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  • Although Voltaire had neither the perfect versification of Racine nor the noble poetry of Corneille, he surpassed the latter certainly, and the former in the opinion of some not incompetent judges, in playing the difficult and artificial game of the French tragedy.

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  • In literary criticism pure and simple his principal work is the Commentaire sur Corneille, though he wrote a good deal more of the same kind - sometimes (as in his Life and notices of Moliere) independently sometimes as part of his Siecles.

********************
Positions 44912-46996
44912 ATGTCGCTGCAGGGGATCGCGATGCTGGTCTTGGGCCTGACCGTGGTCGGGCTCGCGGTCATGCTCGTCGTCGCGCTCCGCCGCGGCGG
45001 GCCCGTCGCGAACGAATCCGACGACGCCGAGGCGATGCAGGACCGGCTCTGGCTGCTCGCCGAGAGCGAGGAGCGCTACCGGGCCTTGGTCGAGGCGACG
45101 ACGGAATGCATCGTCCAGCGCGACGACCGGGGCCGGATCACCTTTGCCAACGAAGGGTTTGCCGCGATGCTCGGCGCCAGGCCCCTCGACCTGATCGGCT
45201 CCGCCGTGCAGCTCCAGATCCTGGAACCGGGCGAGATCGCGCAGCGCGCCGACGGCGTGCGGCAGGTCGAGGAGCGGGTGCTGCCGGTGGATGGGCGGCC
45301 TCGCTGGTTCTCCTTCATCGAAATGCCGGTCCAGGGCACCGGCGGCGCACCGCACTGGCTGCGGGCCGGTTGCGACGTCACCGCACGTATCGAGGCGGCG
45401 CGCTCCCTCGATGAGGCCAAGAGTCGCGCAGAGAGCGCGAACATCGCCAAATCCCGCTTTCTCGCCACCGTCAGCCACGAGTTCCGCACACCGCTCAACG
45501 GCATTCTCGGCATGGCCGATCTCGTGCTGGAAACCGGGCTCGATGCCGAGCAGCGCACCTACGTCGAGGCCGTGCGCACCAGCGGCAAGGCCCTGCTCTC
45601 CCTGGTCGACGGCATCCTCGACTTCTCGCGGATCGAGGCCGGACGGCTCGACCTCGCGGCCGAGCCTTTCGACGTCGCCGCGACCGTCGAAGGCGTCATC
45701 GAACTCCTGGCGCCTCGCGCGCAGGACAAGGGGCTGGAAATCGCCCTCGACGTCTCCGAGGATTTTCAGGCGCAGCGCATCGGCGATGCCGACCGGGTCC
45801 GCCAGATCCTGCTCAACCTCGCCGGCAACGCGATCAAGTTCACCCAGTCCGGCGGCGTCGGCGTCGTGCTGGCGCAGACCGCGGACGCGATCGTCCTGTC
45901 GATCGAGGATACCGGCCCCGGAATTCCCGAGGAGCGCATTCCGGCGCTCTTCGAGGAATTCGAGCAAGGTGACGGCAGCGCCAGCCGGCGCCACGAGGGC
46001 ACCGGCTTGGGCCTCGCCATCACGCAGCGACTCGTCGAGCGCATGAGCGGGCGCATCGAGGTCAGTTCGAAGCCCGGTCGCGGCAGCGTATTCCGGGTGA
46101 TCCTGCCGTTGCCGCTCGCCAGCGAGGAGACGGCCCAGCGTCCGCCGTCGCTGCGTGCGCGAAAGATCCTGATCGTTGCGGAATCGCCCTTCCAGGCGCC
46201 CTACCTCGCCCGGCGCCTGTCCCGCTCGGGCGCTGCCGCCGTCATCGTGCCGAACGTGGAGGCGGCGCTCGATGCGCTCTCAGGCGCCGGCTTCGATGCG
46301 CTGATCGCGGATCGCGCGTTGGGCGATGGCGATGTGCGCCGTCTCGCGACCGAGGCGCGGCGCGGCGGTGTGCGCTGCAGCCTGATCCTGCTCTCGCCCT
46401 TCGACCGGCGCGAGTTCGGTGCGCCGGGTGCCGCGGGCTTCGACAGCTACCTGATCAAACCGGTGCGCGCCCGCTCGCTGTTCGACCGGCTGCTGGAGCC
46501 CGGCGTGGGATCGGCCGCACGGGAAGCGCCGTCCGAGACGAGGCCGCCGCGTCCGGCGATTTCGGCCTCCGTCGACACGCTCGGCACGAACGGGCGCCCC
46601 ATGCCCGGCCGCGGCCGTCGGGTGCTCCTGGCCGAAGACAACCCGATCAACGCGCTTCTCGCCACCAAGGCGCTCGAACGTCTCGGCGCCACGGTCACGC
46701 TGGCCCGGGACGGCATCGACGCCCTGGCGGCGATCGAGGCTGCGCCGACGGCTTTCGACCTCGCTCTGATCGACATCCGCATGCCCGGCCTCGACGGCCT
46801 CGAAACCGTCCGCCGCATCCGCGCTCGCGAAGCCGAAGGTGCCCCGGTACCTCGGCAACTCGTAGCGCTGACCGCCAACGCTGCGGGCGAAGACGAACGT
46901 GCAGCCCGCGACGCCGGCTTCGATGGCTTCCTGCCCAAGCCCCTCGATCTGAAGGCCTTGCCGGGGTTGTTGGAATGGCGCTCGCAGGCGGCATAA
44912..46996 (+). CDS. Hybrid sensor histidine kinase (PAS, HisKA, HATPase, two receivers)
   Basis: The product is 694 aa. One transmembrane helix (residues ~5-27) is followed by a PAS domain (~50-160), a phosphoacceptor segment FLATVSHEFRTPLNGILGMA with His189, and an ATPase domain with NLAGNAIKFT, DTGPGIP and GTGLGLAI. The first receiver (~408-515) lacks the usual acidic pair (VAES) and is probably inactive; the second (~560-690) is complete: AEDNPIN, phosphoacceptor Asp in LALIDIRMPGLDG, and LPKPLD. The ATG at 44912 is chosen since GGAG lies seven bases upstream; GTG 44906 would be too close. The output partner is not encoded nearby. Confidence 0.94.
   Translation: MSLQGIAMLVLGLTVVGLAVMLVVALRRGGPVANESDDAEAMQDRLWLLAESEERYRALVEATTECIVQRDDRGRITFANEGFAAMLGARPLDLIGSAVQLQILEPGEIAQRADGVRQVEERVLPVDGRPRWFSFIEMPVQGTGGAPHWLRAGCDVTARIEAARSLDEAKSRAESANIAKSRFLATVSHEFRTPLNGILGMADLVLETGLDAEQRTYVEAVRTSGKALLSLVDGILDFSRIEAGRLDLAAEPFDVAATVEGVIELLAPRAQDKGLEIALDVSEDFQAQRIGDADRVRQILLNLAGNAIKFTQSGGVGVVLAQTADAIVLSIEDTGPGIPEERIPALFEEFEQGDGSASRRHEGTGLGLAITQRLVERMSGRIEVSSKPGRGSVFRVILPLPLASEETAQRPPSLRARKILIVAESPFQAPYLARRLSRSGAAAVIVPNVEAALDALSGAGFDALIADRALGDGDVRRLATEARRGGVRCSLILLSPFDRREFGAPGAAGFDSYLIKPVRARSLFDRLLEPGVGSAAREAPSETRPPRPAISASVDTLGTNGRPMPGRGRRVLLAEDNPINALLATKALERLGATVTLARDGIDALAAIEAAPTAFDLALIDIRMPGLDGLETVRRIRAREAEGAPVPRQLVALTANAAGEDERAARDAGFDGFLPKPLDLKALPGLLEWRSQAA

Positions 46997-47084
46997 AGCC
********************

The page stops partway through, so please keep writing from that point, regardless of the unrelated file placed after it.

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  • Among his principal works upon these subjects may be noted the four volumes of Letteratura della nuova Italia (1860-1910); his essays upon Goethe, Ariosto, Shakespeare, Corneille, and the Poetry of Dante; his two volumes Storia della storiografia italiana del secolo XIX.

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  • The drama that has made Castro's reputation is Las Mocedades del Cid (1 599 ?), to the first part of which Corneille was largely indebted for the materials of his tragedy.

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  • His favourite authors were Euripides, Virgil and Racine, whom he defends against the stock criticisms of the admirers of Corneille with equal zeal and insight.

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  • He translated the Cid of Corneille, and wrote a poem on the subject of Psyche, based upon the well-known Greek myth.